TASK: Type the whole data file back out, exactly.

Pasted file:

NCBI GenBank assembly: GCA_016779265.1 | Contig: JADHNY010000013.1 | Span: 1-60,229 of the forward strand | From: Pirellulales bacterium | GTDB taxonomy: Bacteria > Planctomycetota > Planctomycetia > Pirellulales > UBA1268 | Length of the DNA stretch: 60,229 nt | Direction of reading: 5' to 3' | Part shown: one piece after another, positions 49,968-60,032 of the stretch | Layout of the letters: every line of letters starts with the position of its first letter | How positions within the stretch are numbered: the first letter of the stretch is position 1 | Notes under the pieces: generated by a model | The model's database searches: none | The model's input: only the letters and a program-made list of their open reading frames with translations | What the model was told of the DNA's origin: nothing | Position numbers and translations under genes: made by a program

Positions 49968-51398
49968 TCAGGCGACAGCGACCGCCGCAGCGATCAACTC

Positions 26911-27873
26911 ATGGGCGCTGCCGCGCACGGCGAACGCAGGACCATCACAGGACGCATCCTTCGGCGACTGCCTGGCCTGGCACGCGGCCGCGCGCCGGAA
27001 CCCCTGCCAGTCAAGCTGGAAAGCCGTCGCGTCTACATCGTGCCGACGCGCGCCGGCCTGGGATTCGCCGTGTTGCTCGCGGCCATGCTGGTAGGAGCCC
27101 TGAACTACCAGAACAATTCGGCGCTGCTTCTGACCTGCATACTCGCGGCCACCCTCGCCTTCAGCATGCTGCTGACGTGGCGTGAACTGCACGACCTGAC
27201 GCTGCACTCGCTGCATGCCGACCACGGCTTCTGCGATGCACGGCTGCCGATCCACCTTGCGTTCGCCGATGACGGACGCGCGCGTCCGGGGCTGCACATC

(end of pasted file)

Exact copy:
NCBI GenBank assembly: GCA_016779265.1 | Contig: JADHNY010000013.1 | Span: 1-60,229 of the forward strand | From: Pirellulales bacterium | GTDB taxonomy: Bacteria > Planctomycetota > Planctomycetia > Pirellulales > UBA1268 | Length of the DNA stretch: 60,229 nt | Direction of reading: 5' to 3' | Part shown: one piece after another, positions 49,968-60,032 of the stretch | Layout of the letters: every line of letters starts with the position of its first letter | How positions within the stretch are numbered: the first letter of the stretch is position 1 | Notes under the pieces: generated by a model | The model's database searches: none | The model's input: only the letters and a program-made list of their open reading frames with translations | What the model was told of the DNA's origin: nothing | Position numbers and translations under genes: made by a program

Positions 49968-51398
49968 TCAGGCGACAGCGACCGCCGCAGCGATCAACTC

Positions 26911-27873
26911 ATGGGCGCTGCCGCGCACGGCGAACGCAGGACCATCACAGGACGCATCCTTCGGCGACTGCCTGGCCTGGCACGCGGCCGCGCGCCGGAA
27001 CCCCTGCCAGTCAAGCTGGAAAGCCGTCGCGTCTACATCGTGCCGACGCGCGCCGGCCTGGGATTCGCCGTGTTGCTCGCGGCCATGCTGGTAGGAGCCC
27101 TGAACTACCAGAACAATTCGGCGCTGCTTCTGACCTGCATACTCGCGGCCACCCTCGCCTTCAGCATGCTGCTGACGTGGCGTGAACTGCACGACCTGAC
27201 GCTGCACTCGCTGCATGCCGACCACGGCTTCTGCGATGCACGGCTGCCGATCCACCTTGCGTTCGCCGATGACGGACGCGCGCGTCCGGGGCTGCACATC